We have provided a breakdown of the basic, most important information for each classification, in order to introduce you to the complex world of US visas.

The Easy Path: The Electronic System for Travel Authorization (ESTA)

Greece is one of the 38 countries participating in the Visa Waiver Program (VWP), which allows Greek citizens to enter the US without needing a US visa. This option enables Greek nationals to stay within US territory for a limited time period of up to 90 days, approximately three months, exclusively for business (non-employment) or pleasure purposes.

The only thing you must do is submit an ESTA application and get an electronic travel authorization, well before your scheduled flight. Approved ESTA applications are valid for up to two years or until the expiration of your passport.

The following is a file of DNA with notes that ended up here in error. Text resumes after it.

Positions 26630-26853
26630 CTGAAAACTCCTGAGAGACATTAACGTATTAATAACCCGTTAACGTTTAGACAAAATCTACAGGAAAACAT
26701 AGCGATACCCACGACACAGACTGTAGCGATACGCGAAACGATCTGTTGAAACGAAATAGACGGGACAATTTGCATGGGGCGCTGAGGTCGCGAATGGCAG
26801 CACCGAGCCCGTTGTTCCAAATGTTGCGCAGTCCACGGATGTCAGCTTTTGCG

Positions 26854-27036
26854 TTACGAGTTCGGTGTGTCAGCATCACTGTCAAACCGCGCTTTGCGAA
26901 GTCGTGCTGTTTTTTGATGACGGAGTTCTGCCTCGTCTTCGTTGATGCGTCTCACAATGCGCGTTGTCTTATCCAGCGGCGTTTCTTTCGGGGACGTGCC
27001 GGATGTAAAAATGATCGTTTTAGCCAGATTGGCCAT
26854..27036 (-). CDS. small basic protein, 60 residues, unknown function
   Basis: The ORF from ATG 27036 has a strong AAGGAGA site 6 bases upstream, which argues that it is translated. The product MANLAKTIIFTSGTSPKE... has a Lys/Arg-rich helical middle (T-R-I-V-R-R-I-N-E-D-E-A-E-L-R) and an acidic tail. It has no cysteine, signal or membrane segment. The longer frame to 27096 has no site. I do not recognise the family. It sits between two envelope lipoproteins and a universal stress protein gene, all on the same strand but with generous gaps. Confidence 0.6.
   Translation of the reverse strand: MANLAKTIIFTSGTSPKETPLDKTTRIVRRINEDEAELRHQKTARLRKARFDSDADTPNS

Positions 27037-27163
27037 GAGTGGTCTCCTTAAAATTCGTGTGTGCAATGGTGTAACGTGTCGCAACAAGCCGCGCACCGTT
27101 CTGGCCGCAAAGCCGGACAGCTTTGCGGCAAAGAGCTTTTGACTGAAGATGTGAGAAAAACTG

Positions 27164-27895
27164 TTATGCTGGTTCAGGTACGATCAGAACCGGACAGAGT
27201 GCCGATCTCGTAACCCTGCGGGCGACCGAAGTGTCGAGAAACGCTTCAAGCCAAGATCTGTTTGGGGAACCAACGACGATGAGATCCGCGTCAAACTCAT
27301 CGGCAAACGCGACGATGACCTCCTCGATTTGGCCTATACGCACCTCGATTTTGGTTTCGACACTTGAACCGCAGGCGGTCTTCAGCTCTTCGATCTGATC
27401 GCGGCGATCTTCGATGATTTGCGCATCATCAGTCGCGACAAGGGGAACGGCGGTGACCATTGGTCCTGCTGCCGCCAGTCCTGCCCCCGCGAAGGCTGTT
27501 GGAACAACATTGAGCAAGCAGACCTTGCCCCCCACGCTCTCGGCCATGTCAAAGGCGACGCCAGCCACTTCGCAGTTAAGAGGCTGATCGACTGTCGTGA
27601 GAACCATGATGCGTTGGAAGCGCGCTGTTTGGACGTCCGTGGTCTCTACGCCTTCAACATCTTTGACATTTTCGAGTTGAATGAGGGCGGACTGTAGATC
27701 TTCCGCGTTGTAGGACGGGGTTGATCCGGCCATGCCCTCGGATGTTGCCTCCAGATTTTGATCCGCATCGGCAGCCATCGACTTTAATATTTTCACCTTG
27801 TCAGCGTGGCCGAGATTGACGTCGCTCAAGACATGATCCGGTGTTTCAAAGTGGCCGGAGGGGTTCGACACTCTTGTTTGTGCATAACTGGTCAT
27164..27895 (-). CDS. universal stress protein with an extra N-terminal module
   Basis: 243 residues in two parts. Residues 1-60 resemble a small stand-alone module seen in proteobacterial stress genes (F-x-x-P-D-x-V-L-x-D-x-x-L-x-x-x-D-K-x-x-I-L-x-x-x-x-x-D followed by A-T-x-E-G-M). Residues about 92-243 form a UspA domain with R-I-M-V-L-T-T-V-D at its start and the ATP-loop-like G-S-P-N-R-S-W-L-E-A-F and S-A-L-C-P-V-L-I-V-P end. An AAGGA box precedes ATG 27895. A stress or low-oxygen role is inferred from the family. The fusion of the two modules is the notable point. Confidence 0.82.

This is the easiest, safest, fastest way to get into the US, but it is limited to 90 days per visit and you cannot obtain employment.

To apply for the ESTA, visit this website: https://esta.cbp.dhs.gov/esta/

Back to School: F Visa

You might want to enhance your business management, finance, marketing, or technical prowess, or receive advanced instruction in a particular field which could help you improve or create your own business.

In order to study in the U.S., you need to first obtain an “F” student visa, which allows you to enter the country 30 days prior to the start date of your program, until the completion of studies (you will also have a short-term grace period). The most important requirements for a successful application are: your enrollment to one of the SEVP-approved schools and proofs (consisting of bank statements or scholarship) that you can afford to pay for your school, to maintain a decent living in the US, and mandatory medical insurance.